Given it was now early spring and the daffodils had started to come up, it was too late to lay chicken wire. I settled on stripping a broken 25m extension lead into component wires, and ran them around the borders and flower bed, tying them together at the base of the antenna and attaching them to the feedpoint. Unfortunately I haven’t had much time to undertake a detailed comparison test between radials/no-radials, but on the day performance seemed to improve slightly – as did sensitivity.

Guying might be needed

Guying might be needed

Now I was looking at my porch, having a pipe, when it occurred to me that it would make a nice little summertime shack…. another day! In the meantime, I’m going to make use of the copper earth rod I banged in at side of house for a random long wire from the office window to the back garden!

i could put a shack in there!

I could put a shack in there!

Next, a random long-wire from the office window area to the back garden, passing under a mains supply line, and capable of rapid erection and disassembly. I might just have a use for the second 12m mast after all!

Alan, M6XRE

About Alan Lewis

Licenced amateur since 2010, although my involvement with radio goes back to the early 1980's as a Signaller in the Royal Engineers - my biggest regret is achieving Class 1 Signaller, but not taking advantage of the C&G equivalency option and obtaining my RAE Class A licence. The 'shack' consists of several radios; FT-5000, FT-2000, FT-890 and a couple of Kenwood hybrids - a TS-530S and a 830S Gold Label. Portable operation using an FT-897 and Clansman PRC-320. Antennas include a Cobwebb and Comet CH250B, and a lovely little SuperAntenna MP-1 for portable operation. Various other bits n bobs such as an MFJ-1700C antenna-set switch will allow me to swap the antennas between the radios without unplugging feedlines. Possibly the best investment was a RigExpert AA-230Pro, puchased via a Greek seller on ebay (for much less than the UK price), a real boon when trimming the cobwebb to resonance as it can scan all five bands at once, and report on each individually. Although the 897 is a great little set, I still believe the PRC320 to be the finest portable HF set built; rugged, waterproof... and idiot proof! The set, spare battery, and a 5.4m mast all fit inside a rucksack. The radio can work a 2.4m whip, a dipole, long wire, vertical, all with ease and an inbuilt matching unit. Main interest in amateur radio is antennas and rag-chewing; with just 10W the antenna and feed line are critical. Have just discovered 'cheap' SDR using EL4000 based USB TV tuner cards, and intend to make more use of this, and perhaps venture into packet radio. Fortunately, I have an expert on hand, as Peter Martinez G3PLX (the father of PSK31) lives a couple of fields away. Intend to progress to Intermediate level at some stage - there are no local clubs so sign-off for the practical is a little challenging, as is sitting the exam. And then onto Full! Projects for 2015; an end-fed longwire from the shack window to the end of the garage. This has been an eye-opener, as although a "random" length will tune, it may not be multi-band capable; remember those fundamentals of other frequencies? 119ft is not a harmonic of any band, so should work.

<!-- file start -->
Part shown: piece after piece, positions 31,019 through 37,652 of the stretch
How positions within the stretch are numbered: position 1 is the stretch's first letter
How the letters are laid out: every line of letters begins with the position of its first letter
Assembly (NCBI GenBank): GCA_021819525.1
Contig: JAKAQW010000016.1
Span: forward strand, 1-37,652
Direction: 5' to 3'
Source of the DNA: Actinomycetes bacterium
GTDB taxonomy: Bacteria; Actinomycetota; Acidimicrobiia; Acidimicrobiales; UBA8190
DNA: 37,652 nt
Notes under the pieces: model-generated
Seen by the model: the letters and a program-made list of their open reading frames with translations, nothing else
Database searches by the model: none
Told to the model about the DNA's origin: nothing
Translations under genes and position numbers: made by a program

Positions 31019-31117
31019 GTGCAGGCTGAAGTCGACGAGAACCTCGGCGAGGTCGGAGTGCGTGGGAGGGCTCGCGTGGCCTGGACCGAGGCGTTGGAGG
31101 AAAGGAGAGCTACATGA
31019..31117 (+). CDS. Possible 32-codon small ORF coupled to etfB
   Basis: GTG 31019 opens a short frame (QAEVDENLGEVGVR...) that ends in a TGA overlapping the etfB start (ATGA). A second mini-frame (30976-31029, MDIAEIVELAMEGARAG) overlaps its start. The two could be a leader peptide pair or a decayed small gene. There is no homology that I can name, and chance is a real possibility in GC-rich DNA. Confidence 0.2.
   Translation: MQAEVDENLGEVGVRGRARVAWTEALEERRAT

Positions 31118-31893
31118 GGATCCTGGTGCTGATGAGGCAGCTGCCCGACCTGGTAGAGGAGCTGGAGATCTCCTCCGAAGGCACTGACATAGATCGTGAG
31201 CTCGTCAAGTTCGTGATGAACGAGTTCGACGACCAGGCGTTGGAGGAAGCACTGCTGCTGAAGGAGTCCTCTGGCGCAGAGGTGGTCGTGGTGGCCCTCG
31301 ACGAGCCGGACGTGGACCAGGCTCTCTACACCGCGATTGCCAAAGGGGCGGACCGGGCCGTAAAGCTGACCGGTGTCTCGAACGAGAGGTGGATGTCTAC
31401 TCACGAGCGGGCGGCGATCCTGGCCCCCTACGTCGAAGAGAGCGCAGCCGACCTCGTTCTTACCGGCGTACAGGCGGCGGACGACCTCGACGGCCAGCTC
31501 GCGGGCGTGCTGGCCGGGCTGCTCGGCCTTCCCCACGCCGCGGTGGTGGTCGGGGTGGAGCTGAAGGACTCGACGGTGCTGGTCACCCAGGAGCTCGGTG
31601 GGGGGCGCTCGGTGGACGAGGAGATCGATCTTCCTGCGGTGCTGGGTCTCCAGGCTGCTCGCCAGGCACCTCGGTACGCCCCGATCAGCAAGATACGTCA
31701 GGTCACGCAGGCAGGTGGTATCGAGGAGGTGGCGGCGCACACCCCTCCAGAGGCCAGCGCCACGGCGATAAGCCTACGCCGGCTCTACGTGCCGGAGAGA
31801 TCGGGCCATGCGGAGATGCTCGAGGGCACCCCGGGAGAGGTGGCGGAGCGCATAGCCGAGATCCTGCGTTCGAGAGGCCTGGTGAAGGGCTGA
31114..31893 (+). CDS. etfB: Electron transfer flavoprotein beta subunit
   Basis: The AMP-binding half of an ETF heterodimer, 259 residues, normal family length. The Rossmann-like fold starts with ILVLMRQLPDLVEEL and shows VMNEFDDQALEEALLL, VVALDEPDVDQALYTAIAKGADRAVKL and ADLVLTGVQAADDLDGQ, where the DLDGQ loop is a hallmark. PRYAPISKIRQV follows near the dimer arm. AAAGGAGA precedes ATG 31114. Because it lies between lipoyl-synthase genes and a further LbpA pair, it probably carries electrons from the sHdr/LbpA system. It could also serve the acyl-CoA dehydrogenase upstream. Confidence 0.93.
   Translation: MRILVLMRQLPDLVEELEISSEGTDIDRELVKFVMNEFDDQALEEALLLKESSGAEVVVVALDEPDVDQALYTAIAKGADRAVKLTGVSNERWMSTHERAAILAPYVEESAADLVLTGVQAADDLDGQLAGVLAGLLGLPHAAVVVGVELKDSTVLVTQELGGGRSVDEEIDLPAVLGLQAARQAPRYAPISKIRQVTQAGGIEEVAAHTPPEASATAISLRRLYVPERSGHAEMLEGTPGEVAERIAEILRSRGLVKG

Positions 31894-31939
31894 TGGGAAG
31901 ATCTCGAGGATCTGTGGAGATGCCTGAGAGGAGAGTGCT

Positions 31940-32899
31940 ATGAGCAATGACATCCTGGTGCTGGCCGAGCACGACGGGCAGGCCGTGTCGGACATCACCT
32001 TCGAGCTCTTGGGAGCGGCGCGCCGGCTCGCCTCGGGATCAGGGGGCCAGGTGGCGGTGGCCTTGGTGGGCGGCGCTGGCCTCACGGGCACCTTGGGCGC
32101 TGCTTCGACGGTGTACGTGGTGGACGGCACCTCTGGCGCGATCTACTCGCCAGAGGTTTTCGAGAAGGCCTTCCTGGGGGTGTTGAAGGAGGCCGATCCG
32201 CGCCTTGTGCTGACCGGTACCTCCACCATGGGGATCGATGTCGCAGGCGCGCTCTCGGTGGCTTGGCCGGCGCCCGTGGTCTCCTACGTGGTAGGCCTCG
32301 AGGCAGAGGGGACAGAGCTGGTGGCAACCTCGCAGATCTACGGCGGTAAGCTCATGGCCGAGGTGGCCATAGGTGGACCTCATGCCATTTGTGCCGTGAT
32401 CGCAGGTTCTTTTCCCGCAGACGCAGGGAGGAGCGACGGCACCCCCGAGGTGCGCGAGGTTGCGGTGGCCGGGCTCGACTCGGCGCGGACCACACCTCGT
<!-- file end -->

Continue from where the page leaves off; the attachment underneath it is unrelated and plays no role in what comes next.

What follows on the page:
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4 Responses to Antennas in a restricted area

  1. Stu says:

    Interesting what you say about civvies and NVIS – Have been experimenting with NVIS on amateur radio and at work (in the cake:-) for donkeys years, but it was only after studying it on amateur radio and experimenting that I finally found out how it works. See here:

    73 de Stu – G4IYK

  2. Alan Lewis says:

    I did put a sloping wire up from the shack window (above the porch) to a scaffold pole, actually worked quite well; I’ve started recording antenna configuration in my log on QRZ.COM.

    Aye, the CHA250 is a compromise; read a fair bit about it on Martin Ehrenfelds page, and he concluded that it works well as an elevated vertical approx 35′ up, or as a ground mounted vertical with radials. Either way, if you look at my QTH on Google Maps/Earth, I’m stuck between “obvious features” to my west and east which severely impede low angle take-off, and tend to restrict working to Europe as I can’t get a low enough angle for long-range skip distance. Still, its all fun.

    I could fit a dipole, but feeding it would be problematical as the driveway is shared and the second, larger, garage is used by the neighbours down the drive as a turning point. If I had the necessary £2million I’d have no neighbours…

    As for NVIS… ruddy civvys don’t want to know – I’ll email a ‘reflector conversation’ later in the week 🙂

    Safety? When was I ever ‘safe’!

  3. admin says:

    Nice Article. A site plan to scale is always a useful aid – I cheat and use Google Earth to get the shape and add scale from local measurements. Should be interesting to see if you could fit a dipole into that space. The CHA250 is a compromise even in its optimal position which I understood to be about with the base 35′ up and without radials. A quarter wave ground plane is the better implementation of the vertical or the trapped versions like the HUstler 5BTV.

    Dipoles perform very well in less than optimal configurations i.e. at low heights when using NVIS. But it should be interesting to see how you get on with the wire. G3PLX knows a bit about the 320…

    Take care with the power lines. SAFETY FIRST.